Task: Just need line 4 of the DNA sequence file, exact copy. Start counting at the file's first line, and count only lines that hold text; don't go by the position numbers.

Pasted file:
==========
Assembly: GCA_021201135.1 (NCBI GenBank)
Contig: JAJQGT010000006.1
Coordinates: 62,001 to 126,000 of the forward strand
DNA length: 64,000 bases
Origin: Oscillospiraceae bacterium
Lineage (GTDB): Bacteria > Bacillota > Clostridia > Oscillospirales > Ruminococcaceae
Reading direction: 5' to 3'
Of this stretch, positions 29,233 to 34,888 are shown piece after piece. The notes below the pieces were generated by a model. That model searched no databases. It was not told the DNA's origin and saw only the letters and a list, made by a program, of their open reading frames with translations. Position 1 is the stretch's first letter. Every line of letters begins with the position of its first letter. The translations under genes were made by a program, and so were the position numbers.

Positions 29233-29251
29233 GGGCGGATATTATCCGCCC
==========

DNA length: 64,000 bases